Two Brown University alumni named Stephen are facing off in a Brooklyn City Council race, but their similarities have not dulled the heat in one of the more contentious downballot contests in the city.
Councilman Steve Levin, facing a re-election challenge from Stephen Pierson, has endured a barrage of attacks from Mr. Pierson since the soft-spoken publisher launched his uphill campaign. The latest involves the Pierson camp claiming that Mr. Levin has been courting the support of a controversial real estate Super PAC.
“Evidently, Steve Levin is asking the Super PAC that REBNY [Real Estate Board of New York] is funding for a $100-$150K mail program,” read the email sent to reporters and others.
But Mr. Levin, whose very liberal district would likely take poorly to him siding with real estate interests, says he’s ready to start pushing back against the attacks, which he called “totally false and utterly reprehensible.” He denied that he’d ever reached out to the group about receiving their financial support–a violation of campaign finance rules, which bar independent expenditure efforts from coordinating with candidates.
“The accusation made … by the Pierson campaign is totally false and utterly reprehensible,” Mr. Levin said in an email to Politicker. “I have not asked for the support of Jobs for New York PAC, I would not accept their support, and I respectfully ask that Jobs for New York PAC stay out of the 33rd District Council race.”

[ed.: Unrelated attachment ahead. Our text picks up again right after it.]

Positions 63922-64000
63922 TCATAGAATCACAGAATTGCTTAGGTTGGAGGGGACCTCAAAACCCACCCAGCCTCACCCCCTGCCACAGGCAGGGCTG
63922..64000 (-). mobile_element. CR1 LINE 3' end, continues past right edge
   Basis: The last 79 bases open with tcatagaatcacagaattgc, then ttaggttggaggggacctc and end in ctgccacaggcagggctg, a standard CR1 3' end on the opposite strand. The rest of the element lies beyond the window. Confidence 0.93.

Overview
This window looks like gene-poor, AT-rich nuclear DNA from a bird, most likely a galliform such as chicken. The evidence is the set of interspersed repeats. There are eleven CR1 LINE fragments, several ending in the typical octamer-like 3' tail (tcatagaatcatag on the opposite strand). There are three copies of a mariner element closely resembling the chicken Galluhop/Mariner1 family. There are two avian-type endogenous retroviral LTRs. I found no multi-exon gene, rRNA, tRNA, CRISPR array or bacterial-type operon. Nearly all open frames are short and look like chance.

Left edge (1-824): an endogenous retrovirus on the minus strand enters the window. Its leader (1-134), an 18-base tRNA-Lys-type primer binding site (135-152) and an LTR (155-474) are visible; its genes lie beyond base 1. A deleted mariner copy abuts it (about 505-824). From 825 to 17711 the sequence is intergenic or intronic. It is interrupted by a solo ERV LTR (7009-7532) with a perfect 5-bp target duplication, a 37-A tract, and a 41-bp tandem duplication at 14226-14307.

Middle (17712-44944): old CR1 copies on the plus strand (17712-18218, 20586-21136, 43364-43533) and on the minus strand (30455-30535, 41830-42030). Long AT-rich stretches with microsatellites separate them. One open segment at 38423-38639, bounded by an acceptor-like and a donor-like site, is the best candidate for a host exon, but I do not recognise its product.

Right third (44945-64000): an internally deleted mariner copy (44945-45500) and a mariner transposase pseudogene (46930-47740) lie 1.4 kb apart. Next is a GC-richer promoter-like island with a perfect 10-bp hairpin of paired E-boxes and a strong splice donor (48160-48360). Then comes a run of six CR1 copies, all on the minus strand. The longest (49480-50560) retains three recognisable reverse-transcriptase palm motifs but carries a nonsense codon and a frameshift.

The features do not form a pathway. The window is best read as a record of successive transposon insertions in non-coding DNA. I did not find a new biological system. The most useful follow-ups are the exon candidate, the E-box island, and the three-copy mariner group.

A source with the PAC backed up Mr. Levin and said the allegation that Mr. Levin reached out to them was false.
Mr. Levin also took exception to other Pierson efforts, including tying him to his one-time mentor and boss Vito Lopez, who resigned from the Assembly in disgrace in the face of sexual harassment allegations and is now campaigning for the City Council in a neighboring district. The campaign recently blasted out a mailer titled “Strings Attached,” portraying Mr. Levin as Mr. Lopez’s puppet.
“Unfortunately, this latest smear by the Pierson campaign is not surprising,” he added. “From its inception, the Pierson campaign has been based on innuendo and character assassination in an attempt to distract voters from the real issues. I call on Mr. Pierson to disavow such tactics immediately, to cease employing them, and begin talking about the issues that matter to the residents of the 33rd District.”
But Diana Gonzalez, Mr. Pierson’s campaign manager, insisted that Mr. Levin was still close to developers as well as Mr. Lopez. “The fact is, Levin’s actions don’t match up with his words,” Ms. Gonzalez said.
For his part, appearing at a meeting of an anti-Lopez Democratic club in June, Mr. Levin strongly distanced himself from Mr. Lopez.
“I was shocked, and what was in that report and the actions that former Assemblyman Lopez did are unacceptable,” he said at the time. “He and I have not spoken in quite some time.”
Of course, none of this has deterred the Pierson campaign, and so the battle wages on.
Additional reporting by Colin Campbell.